A lot of people underrate the benefits of raucous carnal experiences. Not just sex, but the physical act of being present with your friends and loved ones, throwing your arm around someone, saying silly things, and so on.

The rejoinder is inevitably, "But I can do all those things without alcohol." Sure, you can. Count up how many times you do them in a given year and compare that number to your friends who spend more time at the pub. For all I know, Anon will end up with an equal number, and bless him if he does. But if he doesn't...

Yes, you do all this arm-throwing stuff, but it's fake. If you can't show affection when you're sober, how genuine can your affection be?

Old time comedy is full of high-society drunks who befriend low-lifes in the evening, and regret it in the light of morning.

It's only after you stop drinking that you can identify your actual feelings and act on them, or not, in a genuine manner.

What is overestimated, is the shy individual's capacity to overcome his shyness without alcohol. Once you understand that other people are not an existential threat, and that shyness is simply narcissism, you can choose to continue to be shy or not - without alcohol having to factor into it.

"Old time comedy is full of high-society drunks" "It's only after you stop drinking that you can identify your actual feelings "

Again, this insistent view that there is only a binary: sobriety and drunkenness. As opposed to the vast majority of actual drinking experience, in which a normal, well-adjusted person enjoys a drink or two to relax and facilitate social interactions.

Thelonious: I can't speak about heavy drinking, as I have little experience of it myself or among my friends and family. I would say that it's the so-called normal drinking that blunts the senses, poisons the system, and places us all in false relationship with our emotions.

The definition of normal and well adjusted might be "not needing a drink to successfully conduct a social transaction".

Yes, you do all this arm-throwing stuff, but it's fake. If you can't show affection when you're sober, how genuine can your affection be?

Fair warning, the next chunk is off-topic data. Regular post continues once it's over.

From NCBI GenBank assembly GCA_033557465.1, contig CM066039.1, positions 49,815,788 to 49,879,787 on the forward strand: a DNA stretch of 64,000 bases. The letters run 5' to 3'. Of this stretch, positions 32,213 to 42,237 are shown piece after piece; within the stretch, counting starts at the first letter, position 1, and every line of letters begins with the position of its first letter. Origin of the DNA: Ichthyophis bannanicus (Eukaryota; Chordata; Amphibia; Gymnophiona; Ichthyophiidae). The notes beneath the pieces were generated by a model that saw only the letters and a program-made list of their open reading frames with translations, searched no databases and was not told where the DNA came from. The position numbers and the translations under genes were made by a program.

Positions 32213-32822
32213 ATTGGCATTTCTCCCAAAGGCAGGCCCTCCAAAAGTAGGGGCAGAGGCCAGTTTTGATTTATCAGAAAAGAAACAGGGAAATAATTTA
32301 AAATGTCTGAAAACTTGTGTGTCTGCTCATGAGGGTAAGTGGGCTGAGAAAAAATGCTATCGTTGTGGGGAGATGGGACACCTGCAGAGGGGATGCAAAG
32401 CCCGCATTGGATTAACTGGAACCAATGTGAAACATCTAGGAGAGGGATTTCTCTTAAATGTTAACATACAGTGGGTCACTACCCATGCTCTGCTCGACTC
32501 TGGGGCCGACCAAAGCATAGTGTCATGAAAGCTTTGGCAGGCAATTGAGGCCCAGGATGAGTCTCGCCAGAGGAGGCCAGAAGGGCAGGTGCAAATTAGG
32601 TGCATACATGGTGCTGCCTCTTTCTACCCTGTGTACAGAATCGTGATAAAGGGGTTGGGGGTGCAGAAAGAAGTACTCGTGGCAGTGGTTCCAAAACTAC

It's all fake? All of it? People bond over a couple of pints, and you're certain this is fake and everyone regrets it in the morning, like some old-time comedy sketch?

Simply stated: Nope.

It's only after you stop drinking that you can identify your actual feelings and act on them, or not, in a genuine manner.

Thelonius already covered this, but you've created a senseless dichotomy in which someone is either fully sober and fully expressive and emotive on the one hand, or completely overcome by drunkenness on the other. This reflects no one's real world scenario.

But don't take my word for it. Go take a friend or a significant other out to dinner. Order one glass of wine. Drink it over the course of your meal, and watch closely to what extent you become less capable of expressing your fondness for each other. My prediction: No real change.

shyness is simply narcissism

^ Said no psychologist, ever. This is a severely wrong belief about both shyness and narcissism, and diminishes your credibility on drinking.

"It is possible to drink and not reach a state of total incapacitation, you know."

Yep. I definitely know my limit. Trouble is, I always pass out before I reach it.

Maybe it's too obvious to say, but beyond facilitating social interactions drinking has inherent utility. I.e. it produces a novel and rewarding subjective state where things are more interesting and enjoyable. Don't know if you are fortunate or not for not experiencing it that way.

Personally I largely side with Anon here. In high school and the first couple of years of college I drank, mainly because other people were doing it. But all that happened was I felt dizzy, there were no positive effects, no "relaxing" or "reduction of inhibition".

And the taste was bad. To me the disguised alcoholic drinks that another commenter mentioned taste just as good, usually better, without alcohol at all.

So around my second year in college I stopped drinking alcohol.

Not totally, if someone's serving wine I'll have some and the decent ones taste okay to me (but I'd usually rather have a lemonade or just plain water instead).

I do use wine in cooking, it adds some great flavor. But I find it revealing that cooking books and TV shows tell the reader to make sure they cook most of the alcohol out of the dish. Why? Because the alcohol makes the dish taste bad.

I know a student who was raised in Hong Kong and Singapore but went to the US for college and has been here ever since. She once asked me why do Americans find it necessary to drink beer while watching a basketball, baseball, or football game? What does beer have to do with sports? I didn't, and don't, have an answer for her.

The rationale that other commenters have made about alcohol promoting relaxation and reducing inhibition don't apply to sports. It's already an environment where people can throw their arms around each other after a touchdown, yell and scream without inhibition, and even have calm rational discussions with the stranger who's sitting next to them. No need for relaxation or inhibition reduction there; yet so many Americans nonetheless find it necessary to drink at sporting events.